Thousands march in Tennessee cities in push for gun control

NASHVILLE, Tenn. — Thousands of people have marched in Tennessee cities to push for gun control and school safety as part of a national campaign sparked by the recent Florida school shooting.

The Nashville march was held in conjunction with nation-wide marches held in satellite cities all in support for the parent March for our Lives event held in Washington, D.C.

Media reports say about 10,000 to 12,000 people gathered Saturday in downtown Nashville. (Updated Sunday, 3/25/18)

Like many of the participating cities, Nashville hosted many speakers including graduates from the Margery Stoneman Douglas High School as well as students, faculty and politicians who all support a stronger policy for gun control that would lead, they believe, to safer schools.Newly installed interim mayor, Mayor David Briley spoke to the crowd of thousands walking students, administrators, parents and others  who were in attendance.

He had several wise perspectives but stressed that the most effective and important action anyone who is currently 17 years or older is to register to vote.

Bailey shared a story of encouragement meant to keep students involved in the movement long after the march is done at the end of the day.

He shared the heroes moment in a young girl’s decision to attend a school despite her race.

Bailey went on to share, “We shouldn’t have to fear going to school.” 58 years ago, a young college student named Diane Nash led a march to the same spot that we stood today, in front of the Metro Courthouse, and she and her fellow students demanded an end to segregation in this city.”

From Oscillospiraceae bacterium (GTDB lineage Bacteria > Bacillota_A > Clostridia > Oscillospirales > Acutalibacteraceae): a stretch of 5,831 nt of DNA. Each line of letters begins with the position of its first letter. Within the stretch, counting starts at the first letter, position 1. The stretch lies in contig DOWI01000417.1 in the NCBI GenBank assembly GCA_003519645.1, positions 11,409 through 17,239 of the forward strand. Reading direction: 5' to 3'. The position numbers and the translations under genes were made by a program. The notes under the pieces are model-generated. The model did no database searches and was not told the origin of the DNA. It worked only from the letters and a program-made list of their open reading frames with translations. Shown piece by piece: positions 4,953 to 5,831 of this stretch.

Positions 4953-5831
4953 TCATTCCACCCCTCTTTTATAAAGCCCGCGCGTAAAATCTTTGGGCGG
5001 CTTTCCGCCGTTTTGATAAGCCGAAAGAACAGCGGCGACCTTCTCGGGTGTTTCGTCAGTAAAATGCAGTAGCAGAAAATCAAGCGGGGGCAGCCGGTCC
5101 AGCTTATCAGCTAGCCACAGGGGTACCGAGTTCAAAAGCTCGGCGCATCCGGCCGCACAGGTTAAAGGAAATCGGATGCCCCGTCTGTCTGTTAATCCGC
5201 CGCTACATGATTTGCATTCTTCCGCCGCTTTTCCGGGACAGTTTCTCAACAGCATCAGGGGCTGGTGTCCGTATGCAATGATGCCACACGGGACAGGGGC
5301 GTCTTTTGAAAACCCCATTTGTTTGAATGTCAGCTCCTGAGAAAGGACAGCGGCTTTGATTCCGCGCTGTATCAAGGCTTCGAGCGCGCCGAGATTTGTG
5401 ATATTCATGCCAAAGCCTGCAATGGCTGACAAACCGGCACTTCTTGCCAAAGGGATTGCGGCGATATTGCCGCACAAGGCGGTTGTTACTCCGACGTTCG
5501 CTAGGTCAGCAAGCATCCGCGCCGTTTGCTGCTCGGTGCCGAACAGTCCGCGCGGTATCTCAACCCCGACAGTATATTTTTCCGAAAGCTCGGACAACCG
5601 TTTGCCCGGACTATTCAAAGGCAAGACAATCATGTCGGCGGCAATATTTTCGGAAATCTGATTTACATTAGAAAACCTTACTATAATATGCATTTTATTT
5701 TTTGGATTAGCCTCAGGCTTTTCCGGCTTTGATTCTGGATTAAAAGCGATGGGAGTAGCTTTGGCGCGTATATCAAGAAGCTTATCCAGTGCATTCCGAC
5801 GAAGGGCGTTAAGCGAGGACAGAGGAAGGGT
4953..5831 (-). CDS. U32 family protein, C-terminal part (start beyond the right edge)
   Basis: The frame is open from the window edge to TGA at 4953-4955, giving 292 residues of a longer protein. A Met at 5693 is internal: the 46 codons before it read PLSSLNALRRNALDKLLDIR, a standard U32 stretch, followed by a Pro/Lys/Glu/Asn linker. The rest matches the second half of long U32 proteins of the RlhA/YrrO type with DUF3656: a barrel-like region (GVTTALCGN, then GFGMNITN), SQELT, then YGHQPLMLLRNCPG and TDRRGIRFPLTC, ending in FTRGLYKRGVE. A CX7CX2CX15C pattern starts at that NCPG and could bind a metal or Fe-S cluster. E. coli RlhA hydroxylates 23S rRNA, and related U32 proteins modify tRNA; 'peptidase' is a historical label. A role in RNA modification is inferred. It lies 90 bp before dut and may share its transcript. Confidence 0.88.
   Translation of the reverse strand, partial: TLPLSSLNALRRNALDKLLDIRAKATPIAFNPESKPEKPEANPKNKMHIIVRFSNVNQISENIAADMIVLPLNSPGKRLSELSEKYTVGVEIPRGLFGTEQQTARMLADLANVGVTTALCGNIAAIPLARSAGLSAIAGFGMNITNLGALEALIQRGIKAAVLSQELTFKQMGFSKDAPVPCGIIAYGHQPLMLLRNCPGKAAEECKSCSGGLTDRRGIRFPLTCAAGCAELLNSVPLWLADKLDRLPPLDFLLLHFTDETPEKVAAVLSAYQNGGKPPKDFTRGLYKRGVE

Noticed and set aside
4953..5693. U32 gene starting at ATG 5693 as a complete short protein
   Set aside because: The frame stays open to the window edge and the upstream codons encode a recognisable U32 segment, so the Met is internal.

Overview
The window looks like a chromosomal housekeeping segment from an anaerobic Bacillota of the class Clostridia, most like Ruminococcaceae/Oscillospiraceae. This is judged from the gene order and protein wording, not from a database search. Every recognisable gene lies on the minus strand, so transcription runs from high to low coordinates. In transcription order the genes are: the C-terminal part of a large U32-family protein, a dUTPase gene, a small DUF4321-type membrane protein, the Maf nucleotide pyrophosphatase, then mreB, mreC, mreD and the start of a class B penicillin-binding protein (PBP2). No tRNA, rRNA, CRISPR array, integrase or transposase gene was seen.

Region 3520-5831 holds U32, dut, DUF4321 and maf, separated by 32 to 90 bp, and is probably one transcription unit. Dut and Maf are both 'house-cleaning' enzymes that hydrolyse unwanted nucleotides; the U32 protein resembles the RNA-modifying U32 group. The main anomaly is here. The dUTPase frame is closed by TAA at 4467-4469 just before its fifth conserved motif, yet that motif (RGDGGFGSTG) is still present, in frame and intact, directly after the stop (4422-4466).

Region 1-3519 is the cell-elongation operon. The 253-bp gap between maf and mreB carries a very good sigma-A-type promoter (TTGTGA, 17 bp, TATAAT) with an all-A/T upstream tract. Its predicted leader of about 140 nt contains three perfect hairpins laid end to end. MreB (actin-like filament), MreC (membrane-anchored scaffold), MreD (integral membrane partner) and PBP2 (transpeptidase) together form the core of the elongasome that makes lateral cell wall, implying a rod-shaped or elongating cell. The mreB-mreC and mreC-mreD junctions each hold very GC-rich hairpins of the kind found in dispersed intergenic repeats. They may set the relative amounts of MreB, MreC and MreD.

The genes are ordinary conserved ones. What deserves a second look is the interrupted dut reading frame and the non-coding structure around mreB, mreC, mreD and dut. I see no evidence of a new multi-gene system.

We shouldn’t have to fear going to school.

— Mayor David Briley

The mayor, Ben West, listened to the students and agreed that segregation was wrong. Young people: you can change the direction of this city and this country, too. Make sure you are registered to vote, and vote in every election.”Many who came to support the marchers view the proliferation of injuries due to gun violence as a public health issue.

The University of Vanderbilt School of Medicine students showed up in great force to promote that youth who are not safe in school are a public health risk.

White Coats Against Gun Violence strongly supports the youth movement and has advocated for change at the highest congressional levels as explained on their blog. 

“We need action. Students and allies are organizing the national school walkout to demand Congress pass legislation to keep us safe from gun violence at our schools, on our streets and in our homes and places of worship.

In addition, #WhiteCoatsAgainstGunViolence represents a coalition of healthcare professional students working to demand that the broader healthcare for all community members and to recognize and treat gun violence as a pertinent public health issue.  “The pervading sentiment at the march was focused on the right to learn in safety and to be able to trust that when parents send their children to school, they are indeed safe.

Students and staff have the right to teach and learn in an environment free from the worry of being gunned down in their classrooms or on their way home from school.

Parents have the right to send their kids to school in the mornings and see them home alive at the end of the day.#whitecoatsagainstgunviolence

Congress must take meaningful action to keep us safe and pass federal gun reform legislation that address the public health crisis of gun violence.One of the marchers, Heather Larkin Vogler, says she wants her daughter and other children to be safe, as participants spoke out against gun violence.

Notes: In Memphis, about 1,500 people took to the streets in a march that went to the civil rights museum. Students led the way, yelling “enough is enough.” The event included voter registration efforts.

In Chattanooga, at least 1,000 students and adults took part in a march that took them to the Hamilton County Courthouse.

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